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Feature Burundi


Looking at the situation in Burundi less than six months after the country’s electoral marathon in 2010, one must be forgiven for feeling a hint of pessimism, reports Jamila El Abdellaoui.


Two steps forward, one step back


B


URUNDI HAS COME A LONG WAY and is widely hailed as a “success story”. But at the end of 2010, the United Nations Group of Experts on DRCongo reported


that Burundi’s rebel group, the National Liberation Forces (FNL), has taken to the bush in the eastern part of the country to resurrect their rebellion. Together with over a dozen political parties, the FNL had staged a boycott following the first poll in May 2010. This left President Pierre Nkurunziza as the sole candidate in the presidential poll, representing the rul-


34 | March 2011 New African


ing National Council for the Defence of Democracy-Forces for the Defence of Democracy (CNDD-FDD). As the boycott continued, the legislative elec- tions that followed unsurprisingly saw another victory for the CNDD-FDD. However, two of several smaller parties


that had rejected a further boycott secured a few seats in the National Assembly. As both parties are also participating in the coalition government, there is currently no parliamentary opposition (as the constitu- tion demands). Needless to say, Burundi’s legislature will likely witness the smooth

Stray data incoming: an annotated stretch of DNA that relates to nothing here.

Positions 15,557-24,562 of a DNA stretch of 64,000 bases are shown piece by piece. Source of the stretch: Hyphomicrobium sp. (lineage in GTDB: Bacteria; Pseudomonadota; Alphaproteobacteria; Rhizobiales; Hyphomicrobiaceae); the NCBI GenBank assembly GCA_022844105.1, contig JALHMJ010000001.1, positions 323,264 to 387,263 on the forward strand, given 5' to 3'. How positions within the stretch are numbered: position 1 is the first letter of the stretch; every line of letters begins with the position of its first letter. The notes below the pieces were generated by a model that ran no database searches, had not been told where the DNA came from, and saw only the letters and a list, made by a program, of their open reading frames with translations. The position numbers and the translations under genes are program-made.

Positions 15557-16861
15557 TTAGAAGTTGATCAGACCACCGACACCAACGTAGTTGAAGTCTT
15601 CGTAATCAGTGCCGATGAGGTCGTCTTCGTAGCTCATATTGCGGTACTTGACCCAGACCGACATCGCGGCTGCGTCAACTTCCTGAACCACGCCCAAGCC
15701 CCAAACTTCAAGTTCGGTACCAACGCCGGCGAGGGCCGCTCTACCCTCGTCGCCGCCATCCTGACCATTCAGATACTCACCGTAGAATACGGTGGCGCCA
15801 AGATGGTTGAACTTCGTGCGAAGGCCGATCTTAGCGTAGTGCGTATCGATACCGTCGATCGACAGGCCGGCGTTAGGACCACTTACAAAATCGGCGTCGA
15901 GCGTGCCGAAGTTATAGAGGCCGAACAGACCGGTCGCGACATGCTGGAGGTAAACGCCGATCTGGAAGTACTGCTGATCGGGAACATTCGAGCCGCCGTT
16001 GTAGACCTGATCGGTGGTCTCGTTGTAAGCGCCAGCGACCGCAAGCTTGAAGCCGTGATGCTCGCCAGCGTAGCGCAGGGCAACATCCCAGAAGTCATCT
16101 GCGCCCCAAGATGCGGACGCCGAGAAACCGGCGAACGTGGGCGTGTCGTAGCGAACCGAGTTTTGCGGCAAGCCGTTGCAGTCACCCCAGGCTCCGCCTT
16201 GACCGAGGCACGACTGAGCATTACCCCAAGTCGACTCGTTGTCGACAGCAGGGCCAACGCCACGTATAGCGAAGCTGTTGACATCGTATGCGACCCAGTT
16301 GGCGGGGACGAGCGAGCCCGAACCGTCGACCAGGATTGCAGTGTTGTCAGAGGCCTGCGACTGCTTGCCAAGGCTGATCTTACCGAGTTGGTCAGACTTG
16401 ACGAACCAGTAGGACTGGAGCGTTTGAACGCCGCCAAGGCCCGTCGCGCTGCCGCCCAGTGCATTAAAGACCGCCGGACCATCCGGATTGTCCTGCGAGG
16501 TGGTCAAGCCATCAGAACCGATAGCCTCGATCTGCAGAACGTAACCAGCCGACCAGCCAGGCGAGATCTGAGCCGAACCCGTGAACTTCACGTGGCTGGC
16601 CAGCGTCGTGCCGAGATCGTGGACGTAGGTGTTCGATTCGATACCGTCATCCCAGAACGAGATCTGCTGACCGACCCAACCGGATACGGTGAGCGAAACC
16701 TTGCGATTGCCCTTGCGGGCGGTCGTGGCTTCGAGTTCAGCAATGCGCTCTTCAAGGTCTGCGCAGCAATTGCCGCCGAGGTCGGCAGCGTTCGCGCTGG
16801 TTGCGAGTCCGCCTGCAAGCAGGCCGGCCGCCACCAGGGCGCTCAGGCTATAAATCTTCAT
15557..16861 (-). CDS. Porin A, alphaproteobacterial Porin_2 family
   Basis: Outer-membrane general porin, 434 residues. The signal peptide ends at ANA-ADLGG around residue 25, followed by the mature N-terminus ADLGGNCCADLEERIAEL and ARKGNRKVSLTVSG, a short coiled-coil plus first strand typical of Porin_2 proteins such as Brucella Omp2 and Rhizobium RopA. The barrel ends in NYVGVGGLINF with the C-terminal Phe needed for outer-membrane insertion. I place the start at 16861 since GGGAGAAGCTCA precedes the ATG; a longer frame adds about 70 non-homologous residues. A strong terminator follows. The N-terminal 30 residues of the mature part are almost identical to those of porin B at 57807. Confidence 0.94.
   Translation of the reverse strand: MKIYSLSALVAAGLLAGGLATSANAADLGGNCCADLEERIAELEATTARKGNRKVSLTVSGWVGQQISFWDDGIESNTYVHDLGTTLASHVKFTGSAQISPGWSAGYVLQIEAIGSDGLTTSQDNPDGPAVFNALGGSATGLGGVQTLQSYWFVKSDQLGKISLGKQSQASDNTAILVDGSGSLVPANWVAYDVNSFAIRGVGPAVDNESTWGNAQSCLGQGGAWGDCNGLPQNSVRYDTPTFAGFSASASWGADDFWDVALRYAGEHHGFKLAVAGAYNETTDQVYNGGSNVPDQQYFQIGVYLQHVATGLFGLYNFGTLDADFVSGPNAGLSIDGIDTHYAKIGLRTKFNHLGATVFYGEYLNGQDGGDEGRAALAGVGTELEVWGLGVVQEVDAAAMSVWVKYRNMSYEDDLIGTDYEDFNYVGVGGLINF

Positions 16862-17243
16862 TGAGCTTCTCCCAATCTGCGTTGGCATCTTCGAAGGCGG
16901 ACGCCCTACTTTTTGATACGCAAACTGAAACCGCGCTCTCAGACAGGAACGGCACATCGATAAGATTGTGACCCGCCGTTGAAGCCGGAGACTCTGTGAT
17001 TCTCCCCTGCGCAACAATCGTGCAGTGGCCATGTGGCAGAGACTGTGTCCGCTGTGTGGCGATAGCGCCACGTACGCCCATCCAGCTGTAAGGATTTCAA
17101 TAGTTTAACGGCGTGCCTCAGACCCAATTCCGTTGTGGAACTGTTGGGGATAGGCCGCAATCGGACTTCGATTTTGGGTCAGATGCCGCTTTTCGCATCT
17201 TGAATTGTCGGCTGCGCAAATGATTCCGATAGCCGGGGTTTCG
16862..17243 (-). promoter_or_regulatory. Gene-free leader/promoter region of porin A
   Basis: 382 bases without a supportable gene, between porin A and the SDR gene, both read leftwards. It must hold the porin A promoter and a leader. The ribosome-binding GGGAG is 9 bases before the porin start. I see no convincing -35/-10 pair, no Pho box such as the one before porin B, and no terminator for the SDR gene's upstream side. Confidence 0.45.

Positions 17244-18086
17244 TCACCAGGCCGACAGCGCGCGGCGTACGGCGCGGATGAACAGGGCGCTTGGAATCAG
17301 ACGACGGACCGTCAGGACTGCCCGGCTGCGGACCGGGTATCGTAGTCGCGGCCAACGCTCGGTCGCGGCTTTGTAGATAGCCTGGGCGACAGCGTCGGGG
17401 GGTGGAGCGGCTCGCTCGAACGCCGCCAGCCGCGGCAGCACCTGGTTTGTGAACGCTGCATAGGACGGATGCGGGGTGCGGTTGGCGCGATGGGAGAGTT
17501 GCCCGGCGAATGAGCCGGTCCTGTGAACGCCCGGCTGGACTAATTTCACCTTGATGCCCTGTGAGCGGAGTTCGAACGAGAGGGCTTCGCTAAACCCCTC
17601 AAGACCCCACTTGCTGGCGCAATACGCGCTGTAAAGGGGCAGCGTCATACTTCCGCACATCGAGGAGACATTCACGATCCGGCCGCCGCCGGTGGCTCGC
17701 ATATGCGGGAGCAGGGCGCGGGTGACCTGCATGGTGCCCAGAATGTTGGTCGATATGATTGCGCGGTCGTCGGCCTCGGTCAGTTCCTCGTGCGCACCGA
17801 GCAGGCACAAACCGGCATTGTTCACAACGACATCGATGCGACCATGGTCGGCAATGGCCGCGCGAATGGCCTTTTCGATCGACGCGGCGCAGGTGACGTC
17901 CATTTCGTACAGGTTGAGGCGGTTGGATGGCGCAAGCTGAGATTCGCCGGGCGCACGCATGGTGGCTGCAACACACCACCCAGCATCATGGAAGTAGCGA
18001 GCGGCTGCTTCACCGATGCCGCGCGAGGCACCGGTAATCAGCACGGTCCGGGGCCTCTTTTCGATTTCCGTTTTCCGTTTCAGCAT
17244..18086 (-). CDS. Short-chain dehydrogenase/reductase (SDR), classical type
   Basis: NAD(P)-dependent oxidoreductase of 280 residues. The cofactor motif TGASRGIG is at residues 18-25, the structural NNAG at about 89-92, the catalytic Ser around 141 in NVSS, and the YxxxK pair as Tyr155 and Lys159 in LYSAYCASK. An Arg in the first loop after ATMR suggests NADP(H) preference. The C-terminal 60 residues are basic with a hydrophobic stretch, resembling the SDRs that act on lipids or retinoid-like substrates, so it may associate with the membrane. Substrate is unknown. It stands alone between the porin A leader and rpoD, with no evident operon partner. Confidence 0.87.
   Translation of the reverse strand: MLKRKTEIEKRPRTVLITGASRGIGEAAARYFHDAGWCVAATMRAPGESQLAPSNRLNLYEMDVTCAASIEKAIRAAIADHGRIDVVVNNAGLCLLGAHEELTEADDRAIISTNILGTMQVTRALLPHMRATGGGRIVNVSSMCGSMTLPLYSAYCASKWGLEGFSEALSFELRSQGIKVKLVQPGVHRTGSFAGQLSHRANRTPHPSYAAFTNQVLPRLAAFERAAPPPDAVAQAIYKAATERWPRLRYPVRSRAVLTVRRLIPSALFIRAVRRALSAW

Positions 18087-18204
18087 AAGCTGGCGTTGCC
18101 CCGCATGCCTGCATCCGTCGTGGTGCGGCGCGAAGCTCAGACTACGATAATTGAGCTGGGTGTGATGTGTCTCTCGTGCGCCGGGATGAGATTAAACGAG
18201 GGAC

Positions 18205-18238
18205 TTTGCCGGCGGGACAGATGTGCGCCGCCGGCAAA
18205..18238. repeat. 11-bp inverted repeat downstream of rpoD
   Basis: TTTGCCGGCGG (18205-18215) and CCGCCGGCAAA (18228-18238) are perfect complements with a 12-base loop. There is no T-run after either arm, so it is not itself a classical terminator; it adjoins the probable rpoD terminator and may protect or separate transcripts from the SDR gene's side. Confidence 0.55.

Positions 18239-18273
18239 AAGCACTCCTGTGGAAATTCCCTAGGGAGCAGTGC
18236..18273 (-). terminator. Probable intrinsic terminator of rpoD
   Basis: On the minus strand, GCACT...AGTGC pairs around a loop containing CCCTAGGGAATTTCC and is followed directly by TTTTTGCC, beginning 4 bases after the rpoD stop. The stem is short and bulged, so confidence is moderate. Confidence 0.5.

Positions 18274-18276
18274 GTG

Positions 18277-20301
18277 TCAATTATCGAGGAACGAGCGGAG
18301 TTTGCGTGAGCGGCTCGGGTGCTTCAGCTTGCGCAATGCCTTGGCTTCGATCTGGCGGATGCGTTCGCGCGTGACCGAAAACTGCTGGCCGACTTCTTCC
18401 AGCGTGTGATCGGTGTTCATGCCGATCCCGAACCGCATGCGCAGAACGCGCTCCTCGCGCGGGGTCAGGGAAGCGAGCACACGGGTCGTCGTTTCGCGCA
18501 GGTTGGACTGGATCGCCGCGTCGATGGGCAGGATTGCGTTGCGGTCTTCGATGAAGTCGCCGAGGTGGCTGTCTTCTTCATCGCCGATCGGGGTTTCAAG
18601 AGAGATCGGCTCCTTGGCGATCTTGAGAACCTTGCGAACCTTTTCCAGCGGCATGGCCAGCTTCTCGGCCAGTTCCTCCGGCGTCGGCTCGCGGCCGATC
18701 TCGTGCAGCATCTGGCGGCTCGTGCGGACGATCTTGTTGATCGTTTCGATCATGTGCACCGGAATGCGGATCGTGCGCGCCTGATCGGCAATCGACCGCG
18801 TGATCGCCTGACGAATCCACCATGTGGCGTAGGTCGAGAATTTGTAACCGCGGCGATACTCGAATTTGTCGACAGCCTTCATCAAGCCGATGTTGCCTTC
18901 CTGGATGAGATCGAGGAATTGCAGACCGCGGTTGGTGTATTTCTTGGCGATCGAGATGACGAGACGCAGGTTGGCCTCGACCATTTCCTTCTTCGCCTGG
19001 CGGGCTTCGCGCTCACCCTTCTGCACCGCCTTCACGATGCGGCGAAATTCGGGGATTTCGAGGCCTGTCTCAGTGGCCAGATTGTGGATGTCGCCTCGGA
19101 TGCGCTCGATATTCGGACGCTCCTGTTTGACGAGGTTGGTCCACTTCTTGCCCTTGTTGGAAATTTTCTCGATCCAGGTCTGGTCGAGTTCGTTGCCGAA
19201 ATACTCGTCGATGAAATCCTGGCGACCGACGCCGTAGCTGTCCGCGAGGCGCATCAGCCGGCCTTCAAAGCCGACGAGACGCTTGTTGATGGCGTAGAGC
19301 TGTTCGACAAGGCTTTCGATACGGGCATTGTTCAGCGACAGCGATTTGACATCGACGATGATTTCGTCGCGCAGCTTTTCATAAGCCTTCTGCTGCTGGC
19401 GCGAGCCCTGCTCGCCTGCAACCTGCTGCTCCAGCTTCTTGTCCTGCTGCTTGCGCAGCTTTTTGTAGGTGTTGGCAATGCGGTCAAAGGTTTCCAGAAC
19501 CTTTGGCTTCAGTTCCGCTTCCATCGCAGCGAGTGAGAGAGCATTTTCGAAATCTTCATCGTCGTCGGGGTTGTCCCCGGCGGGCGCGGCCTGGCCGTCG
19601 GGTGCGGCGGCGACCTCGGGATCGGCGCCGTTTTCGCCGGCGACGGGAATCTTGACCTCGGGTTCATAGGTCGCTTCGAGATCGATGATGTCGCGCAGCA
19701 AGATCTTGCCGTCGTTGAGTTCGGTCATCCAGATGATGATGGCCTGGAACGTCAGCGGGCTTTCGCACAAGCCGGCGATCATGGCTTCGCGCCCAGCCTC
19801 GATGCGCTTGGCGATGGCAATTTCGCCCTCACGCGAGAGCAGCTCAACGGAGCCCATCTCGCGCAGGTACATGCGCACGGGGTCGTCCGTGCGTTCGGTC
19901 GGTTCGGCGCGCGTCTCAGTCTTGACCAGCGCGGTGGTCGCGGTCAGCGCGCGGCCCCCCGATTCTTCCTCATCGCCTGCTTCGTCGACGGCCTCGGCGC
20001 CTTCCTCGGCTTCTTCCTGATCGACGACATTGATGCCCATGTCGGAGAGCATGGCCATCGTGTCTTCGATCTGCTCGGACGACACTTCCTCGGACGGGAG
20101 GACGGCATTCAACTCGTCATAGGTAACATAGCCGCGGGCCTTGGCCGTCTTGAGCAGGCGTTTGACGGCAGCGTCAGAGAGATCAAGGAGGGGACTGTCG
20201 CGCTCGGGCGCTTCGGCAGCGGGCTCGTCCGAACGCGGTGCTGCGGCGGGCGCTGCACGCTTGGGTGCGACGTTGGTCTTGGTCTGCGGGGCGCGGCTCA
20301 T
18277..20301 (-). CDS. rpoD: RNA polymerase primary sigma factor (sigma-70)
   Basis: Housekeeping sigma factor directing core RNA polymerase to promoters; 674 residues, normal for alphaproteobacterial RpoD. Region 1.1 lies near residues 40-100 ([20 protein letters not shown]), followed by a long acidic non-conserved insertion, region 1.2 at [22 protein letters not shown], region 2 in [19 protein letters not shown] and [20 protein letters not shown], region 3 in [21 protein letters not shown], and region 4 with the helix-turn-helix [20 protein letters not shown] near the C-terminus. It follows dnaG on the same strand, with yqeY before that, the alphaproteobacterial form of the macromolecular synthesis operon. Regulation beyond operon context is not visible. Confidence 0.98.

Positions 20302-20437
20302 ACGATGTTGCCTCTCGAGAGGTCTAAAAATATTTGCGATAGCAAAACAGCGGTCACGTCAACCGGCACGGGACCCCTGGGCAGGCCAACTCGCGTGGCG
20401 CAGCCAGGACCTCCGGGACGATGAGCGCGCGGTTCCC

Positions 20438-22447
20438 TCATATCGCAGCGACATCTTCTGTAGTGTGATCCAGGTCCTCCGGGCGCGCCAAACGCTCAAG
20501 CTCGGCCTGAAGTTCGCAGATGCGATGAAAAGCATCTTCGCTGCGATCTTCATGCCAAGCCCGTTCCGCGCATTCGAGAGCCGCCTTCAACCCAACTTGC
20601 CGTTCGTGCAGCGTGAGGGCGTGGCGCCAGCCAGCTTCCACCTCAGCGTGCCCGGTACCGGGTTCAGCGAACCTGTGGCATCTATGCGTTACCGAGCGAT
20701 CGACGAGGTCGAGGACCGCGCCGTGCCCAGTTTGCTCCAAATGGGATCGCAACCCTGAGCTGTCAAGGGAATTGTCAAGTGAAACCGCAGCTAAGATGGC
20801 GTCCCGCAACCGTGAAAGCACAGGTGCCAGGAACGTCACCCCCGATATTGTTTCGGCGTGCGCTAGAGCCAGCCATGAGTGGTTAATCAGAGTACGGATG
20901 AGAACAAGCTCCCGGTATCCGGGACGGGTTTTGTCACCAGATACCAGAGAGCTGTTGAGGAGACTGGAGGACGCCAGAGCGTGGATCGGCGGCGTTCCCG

passing of laws, but the situation does not bode well for the consolidation of the democratisation process. It had all looked promising in April


2009. Following protracted negotiations with the Palipehutu-FNL, Burundi was officially a country at peace when the rebel movement handed in its weapons and be- came the country’s 42nd political party, named simply FNL. Election fever had hit the country the


year before. Political actors strongly be- lieved that the 2010 elections provided them with an opportunity to significantly alter the political landscape in Burundi, which for the past five years had been dominated by the ruling CNDD-FDD. Te FNL was expected to do well at the


ballot box: it would aim for the votes of the same constituency as the ruling party, which was believed to have disappointed many of its supporters. Drawn-out negotia- tions on the country’s permanent electoral body and electoral code illustrated the


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